From February 1989, all Diesel cars were provided with improved engines as a part of the "Diesel '89" initiative. Improved combustion led to 40 % less particle emission and thus fulfilled the strict American regulations even without a particulate filter working nearly smoke-free. This progress was made possible by a newly constructed precombustion chamber with oblique fuel injection, which ensured an efficient combustion process. Additionally, the injection pump of all naturally aspirated diesel engines had been provided with an altitude compensator to keep emissions low even when driving at high altitudes. A pleasant side-effect of this new diesel technology was the boost in power of 3 hp for the 190 D and 4 hp for the 190 D 2.5. Turbocharged diesel models had been equipped with a comparable technology, adapted to the requirements of engines with forced induction. The 190 D 2.5 Turbo offered 126 hp from then on. An elaborate emission control system reduced the emissions furthers through a combination of a oxidation catalyst developed specifically for diesel engines with a thoroughly adjusted exhaust gas recycling. This highly efficient system was available from October 1990 for naturally aspirated diesel cars, half a year later also for turbocharged models as an optional feature. In June 1989, the "Sportline" package was introduced as an option for all models except the 190 E 2.5-16. This package included suspension lowered by 21 mm, stiffer springs and shock absorbers, 7 x 15-inch alloy wheels with wide tires (205/55 R 15) and the seats from the 16-valve model.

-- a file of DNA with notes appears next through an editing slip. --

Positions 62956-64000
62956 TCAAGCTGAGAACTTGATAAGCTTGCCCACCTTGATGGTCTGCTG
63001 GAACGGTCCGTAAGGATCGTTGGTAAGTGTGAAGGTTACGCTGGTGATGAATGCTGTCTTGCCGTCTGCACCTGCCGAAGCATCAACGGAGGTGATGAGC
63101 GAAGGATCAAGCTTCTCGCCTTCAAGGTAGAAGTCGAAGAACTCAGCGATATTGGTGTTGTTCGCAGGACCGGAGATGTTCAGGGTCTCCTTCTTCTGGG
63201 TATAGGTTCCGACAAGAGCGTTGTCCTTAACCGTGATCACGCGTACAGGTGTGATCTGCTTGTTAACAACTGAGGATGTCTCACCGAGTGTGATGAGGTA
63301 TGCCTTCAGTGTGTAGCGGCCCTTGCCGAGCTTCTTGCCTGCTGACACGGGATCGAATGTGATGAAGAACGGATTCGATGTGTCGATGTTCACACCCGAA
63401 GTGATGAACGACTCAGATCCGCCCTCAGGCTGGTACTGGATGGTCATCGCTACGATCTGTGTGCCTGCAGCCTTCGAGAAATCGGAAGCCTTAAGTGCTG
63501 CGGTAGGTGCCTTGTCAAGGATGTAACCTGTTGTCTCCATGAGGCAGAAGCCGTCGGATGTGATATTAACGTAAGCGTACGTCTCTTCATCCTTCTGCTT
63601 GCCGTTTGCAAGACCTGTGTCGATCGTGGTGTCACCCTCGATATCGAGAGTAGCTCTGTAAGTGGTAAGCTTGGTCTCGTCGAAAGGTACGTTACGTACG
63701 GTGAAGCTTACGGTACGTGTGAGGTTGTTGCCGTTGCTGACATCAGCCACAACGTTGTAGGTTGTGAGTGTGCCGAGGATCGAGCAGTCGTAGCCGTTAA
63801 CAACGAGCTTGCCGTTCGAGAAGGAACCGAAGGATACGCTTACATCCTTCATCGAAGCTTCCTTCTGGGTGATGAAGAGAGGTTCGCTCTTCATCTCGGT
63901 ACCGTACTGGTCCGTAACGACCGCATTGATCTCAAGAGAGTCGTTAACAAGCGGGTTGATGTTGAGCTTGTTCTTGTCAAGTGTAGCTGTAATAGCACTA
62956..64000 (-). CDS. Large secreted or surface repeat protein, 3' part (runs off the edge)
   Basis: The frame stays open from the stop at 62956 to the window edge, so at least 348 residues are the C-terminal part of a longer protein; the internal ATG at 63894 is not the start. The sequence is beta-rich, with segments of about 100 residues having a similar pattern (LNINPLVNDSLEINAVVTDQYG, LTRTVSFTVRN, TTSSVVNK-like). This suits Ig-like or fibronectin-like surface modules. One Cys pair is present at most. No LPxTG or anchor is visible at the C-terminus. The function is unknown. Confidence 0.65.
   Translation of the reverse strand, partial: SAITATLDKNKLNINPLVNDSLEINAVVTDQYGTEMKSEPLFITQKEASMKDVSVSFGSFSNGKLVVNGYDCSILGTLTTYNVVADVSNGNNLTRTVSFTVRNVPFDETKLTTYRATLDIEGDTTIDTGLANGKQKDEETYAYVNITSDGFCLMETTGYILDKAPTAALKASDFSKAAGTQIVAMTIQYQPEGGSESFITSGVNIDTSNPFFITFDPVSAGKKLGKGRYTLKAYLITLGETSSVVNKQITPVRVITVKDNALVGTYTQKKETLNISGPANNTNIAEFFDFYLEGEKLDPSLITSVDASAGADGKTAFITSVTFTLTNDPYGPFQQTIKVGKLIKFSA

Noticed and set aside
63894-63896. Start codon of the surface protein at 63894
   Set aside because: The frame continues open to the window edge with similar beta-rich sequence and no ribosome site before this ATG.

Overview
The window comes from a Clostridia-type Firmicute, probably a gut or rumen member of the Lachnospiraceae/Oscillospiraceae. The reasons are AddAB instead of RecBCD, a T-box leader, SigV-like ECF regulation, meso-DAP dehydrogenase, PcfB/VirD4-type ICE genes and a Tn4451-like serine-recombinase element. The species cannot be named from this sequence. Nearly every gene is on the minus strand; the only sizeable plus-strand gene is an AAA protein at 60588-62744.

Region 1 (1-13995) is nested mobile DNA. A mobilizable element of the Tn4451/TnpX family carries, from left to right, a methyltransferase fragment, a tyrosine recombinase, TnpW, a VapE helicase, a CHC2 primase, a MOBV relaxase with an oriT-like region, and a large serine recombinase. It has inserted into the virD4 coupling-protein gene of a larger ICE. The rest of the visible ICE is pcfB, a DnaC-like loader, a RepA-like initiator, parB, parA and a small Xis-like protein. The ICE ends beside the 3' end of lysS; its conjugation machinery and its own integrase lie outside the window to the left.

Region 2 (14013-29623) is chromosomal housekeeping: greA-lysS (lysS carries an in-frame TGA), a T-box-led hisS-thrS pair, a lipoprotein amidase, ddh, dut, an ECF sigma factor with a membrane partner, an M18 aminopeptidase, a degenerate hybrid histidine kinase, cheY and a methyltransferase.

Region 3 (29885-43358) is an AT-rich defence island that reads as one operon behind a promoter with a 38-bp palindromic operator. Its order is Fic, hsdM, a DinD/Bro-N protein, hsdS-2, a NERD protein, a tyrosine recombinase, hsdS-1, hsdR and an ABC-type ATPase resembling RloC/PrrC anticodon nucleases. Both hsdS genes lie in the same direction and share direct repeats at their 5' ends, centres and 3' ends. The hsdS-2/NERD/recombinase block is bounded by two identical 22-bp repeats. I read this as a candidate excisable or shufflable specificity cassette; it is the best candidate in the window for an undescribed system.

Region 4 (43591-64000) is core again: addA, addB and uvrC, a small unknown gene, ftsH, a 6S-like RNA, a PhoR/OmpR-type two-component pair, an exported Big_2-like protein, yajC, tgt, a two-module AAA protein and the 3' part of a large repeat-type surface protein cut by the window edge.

In March 1990, the 190 E 1.8 with a newly developed 1.8-l injection engine replaced the basic 190 after seven years. As the 200 and 200 T were also discontinued at the same time, this meant the end of an epoch for Mercedes-Benz: no cars with carburetors were on sale on the home market anymore. The new 1.8-liter engine was a short-stroke version of the old 2-liter developing 109 hp with a catalyst. The mechanically and electronically controlled injection system Bosch KE-Jetronic was kept. In January 1991, all compact class models were improved again. All models except the 190 D and 190 E 1.8 were fitted with ABS as standard equipment as well as with a center console below the dashboard. A distinctive feature of the ’9 1 models were the rear view mirror casings painted in the car color. The 190 E, now called the 190 E 2.0, had 3 hp more and the 190 E 2.3 had 4 hp more due to an improved, exhaust system with less resistance. Both models now had a dual tailpipe like the six-cylinder type.
In March 1992, when the 201 series production came to an end, three special edition models on the basis of the types 190 E 1.8, 190 E 2.3 and 190 D 2.5 were presented, which were supposed to enrich the model program with three modern and youthful options and which met the established standard regarding technology and body. The “Avantgarde” models, designed by a team of international female Mercedes-Benz designers, surprised through exceptional design features, fresh and modern colors as well as fine materials as standard equipment. The 190 E 1.8 AVANTGARDE ROSSO came, as the name is suggesting, in a vigorous red pearl-color paint, the 190 E 2.3 AVANTGARDE AZZURRO in cool metallic blue, and the 190 D 2.5 AVANTGARDE VERDE in dark green shimmering pearl-color paint. All three “Avantgarde” models were produced in a onetime limited edition of altogether 4,600 units. More than ten years after the launch production of the first generation compact-class came to an end at the Sindelfingen plant in February 1993. The 190 was still manufactured in Bremen until August, mainly for export. A total of 1,879,629 cars produced shows clearly how successful this new Mercedes-Benz model line was. Its successor was the 202 series C-Class, which went into serial production in February/May 1993.